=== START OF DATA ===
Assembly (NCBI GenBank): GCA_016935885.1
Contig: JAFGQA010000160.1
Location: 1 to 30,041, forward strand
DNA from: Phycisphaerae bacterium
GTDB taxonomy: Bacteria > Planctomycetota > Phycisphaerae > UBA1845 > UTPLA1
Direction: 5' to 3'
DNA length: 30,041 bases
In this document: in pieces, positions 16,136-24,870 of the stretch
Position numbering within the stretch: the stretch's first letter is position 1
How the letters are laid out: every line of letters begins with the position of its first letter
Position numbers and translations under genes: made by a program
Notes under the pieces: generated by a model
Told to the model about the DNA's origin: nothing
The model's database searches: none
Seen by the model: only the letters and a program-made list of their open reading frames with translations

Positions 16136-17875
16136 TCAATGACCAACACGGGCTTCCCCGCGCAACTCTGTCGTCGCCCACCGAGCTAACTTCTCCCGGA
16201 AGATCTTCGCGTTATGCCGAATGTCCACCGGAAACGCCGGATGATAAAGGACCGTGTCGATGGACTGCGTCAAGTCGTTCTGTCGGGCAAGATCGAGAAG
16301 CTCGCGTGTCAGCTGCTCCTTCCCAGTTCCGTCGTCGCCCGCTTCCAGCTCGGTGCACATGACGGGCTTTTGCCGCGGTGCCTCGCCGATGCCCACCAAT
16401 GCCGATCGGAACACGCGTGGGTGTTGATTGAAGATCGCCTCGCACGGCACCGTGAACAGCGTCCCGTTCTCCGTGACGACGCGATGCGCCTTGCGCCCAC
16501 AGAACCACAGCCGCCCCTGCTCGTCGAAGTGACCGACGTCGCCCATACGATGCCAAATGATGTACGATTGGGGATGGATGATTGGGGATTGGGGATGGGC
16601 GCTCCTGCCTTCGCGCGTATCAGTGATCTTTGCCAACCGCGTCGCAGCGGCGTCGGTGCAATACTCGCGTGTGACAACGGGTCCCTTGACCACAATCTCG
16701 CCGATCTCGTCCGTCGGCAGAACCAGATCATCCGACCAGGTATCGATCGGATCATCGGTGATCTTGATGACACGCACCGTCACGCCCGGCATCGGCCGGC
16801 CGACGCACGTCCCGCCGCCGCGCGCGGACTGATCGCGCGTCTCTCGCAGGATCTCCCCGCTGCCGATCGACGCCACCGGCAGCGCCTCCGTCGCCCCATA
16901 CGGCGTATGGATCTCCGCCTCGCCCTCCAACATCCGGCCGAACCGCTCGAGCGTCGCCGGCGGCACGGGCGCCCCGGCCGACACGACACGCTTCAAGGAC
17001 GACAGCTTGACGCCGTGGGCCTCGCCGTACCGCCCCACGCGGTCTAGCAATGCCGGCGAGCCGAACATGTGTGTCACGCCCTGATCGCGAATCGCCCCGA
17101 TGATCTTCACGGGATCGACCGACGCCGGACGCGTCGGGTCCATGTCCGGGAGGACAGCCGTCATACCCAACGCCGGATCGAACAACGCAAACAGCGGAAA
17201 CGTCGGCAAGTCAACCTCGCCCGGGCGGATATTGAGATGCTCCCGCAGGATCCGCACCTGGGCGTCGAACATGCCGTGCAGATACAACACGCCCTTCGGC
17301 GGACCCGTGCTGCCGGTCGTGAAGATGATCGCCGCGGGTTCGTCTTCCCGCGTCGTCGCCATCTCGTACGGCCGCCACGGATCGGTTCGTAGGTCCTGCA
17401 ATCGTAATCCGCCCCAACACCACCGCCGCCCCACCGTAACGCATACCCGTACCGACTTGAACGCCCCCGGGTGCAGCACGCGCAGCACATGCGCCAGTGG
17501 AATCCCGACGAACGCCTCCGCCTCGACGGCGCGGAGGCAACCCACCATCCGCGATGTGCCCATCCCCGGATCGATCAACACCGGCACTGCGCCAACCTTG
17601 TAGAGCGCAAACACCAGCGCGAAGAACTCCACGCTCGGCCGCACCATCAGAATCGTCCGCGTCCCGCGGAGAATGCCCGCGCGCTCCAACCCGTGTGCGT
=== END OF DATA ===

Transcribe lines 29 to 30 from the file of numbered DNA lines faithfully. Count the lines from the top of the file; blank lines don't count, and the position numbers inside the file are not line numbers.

17301 GGACCCGTGCTGCCGGTCGTGAAGATGATCGCCGCGGGTTCGTCTTCCCGCGTCGTCGCCATCTCGTACGGCCGCCACGGATCGGTTCGTAGGTCCTGCA
17401 ATCGTAATCCGCCCCAACACCACCGCCGCCCCACCGTAACGCATACCCGTACCGACTTGAACGCCCCCGGGTGCAGCACGCGCAGCACATGCGCCAGTGG